The box contains a silk dressing gown with a wide belt and sleeves, decorated with bright hibiscus flowers. There's a card with it: For my geisha girl.

Lionel feels his face grow warm as he wraps the soft fabric around himself. Bertie is only joking, of course, using Lionel's own words. Yet Lionel can't help but imagine wearing it for the King... or, better yet, taking it off for him.

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Since Bertie is the King's son, it's natural to imagine him ordinary. That's what Lionel tells himself. It's a prince, not a man, whom Lionel envisions in the throes of pleasure: touching himself, having his prick sucked, being penetrated by someone (oh, might as well be Lionel).

The fantasies are a means of coping with the inequality of their stations. They don't mean that Lionel wants Bertie that way. Except when he can't sleep. Except when he touches Bertie during lessons. Except when desire makes his hands shake.

And at such moments, he doesn't even remember that Bertie's a prince.

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God Save the King.

For years it's been the phrase that Lionel has repeated silently to himself when he's needed a moment to compose himself, to control his temper, to stop and think.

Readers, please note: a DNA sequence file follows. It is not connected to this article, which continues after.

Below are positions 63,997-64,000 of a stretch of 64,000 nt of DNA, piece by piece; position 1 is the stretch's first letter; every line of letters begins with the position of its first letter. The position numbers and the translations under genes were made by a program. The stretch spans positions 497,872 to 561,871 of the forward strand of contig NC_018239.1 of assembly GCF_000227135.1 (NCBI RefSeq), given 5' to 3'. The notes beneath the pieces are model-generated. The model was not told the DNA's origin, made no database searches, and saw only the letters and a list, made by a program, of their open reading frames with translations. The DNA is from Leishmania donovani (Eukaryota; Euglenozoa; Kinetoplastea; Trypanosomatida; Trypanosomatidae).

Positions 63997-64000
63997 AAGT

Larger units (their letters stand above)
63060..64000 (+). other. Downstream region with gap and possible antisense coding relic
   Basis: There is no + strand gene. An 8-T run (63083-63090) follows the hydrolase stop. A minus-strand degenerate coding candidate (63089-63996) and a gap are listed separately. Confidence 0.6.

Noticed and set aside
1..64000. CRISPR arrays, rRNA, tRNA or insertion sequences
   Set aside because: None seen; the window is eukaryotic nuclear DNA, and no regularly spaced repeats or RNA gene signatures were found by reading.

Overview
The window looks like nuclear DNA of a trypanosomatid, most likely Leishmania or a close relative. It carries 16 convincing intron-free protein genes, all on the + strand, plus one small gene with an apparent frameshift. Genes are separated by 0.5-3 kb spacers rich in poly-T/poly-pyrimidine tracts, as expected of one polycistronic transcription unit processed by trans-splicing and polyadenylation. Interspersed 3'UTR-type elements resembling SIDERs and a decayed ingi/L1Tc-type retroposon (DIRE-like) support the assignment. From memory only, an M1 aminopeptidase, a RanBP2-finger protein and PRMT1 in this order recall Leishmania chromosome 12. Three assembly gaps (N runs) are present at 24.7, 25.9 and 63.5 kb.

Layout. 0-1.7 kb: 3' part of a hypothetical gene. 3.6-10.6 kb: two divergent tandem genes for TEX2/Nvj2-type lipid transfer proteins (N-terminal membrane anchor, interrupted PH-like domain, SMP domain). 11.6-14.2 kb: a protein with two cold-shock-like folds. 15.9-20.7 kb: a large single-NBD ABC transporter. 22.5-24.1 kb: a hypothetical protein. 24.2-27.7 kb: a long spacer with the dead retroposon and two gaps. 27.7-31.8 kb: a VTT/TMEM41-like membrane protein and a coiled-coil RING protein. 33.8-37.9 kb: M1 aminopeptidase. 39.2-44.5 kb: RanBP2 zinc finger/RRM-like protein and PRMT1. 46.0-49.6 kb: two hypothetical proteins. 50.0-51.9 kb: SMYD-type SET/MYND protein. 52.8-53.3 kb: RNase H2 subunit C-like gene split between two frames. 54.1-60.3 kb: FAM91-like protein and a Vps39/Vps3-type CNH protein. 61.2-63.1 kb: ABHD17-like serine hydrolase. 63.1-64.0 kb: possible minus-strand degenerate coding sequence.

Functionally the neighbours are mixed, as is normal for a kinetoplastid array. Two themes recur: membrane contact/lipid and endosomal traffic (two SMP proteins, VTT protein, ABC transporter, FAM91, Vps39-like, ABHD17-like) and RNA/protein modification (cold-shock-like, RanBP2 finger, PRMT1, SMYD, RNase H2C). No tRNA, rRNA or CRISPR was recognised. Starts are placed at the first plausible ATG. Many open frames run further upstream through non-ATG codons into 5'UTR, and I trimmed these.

He's angry enough to catch his son smoking a cigarette. But when he tries to calm himself down before speaking, the inner recitation has the opposite effect. Suddenly he's shaking with fury.

"Dad?" asks Antony. "Are you all right?"

"Never again," Lionel says. He isn't speaking of the cigarette, already dropped, forgotten.

It won't ever be so easy to forget Bertie, with cigarette in hand, striding away.

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It wouldn't rankle so much without all the reminders. The name mentioned every time one of Lionel's boys turns on the wireless. The hastily printed new portraits on the wall of every shop. The chatter of neighbors. The posters declaring "Stand By the King."

It's like being pricked by pins, always in different spots, a dozen times or more a day. Neighbors, pupils, Lionel's own family may mention the monarch. He can't guard against the sting without cutting himself off from everyone. Even fleeing back to Australia wouldn't make it stop.

He'll have to bear his pain alone. Like Bertie.

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Cold, dismal rain. A last-minute cancellation. A scratched phonograph record. A leak in a window, a puddle on the floor.

An empty milk bottle hides a hole in the tablecloth. The engine sputters like it needs work again. The boys are too busy, or too restless, for Shakespeare.

They're small things, easy enough to overlook, yet they weigh on Lionel like punishments.

The ring interrupts while he's with a patient. He nearly ignores it. He is not polite when answering.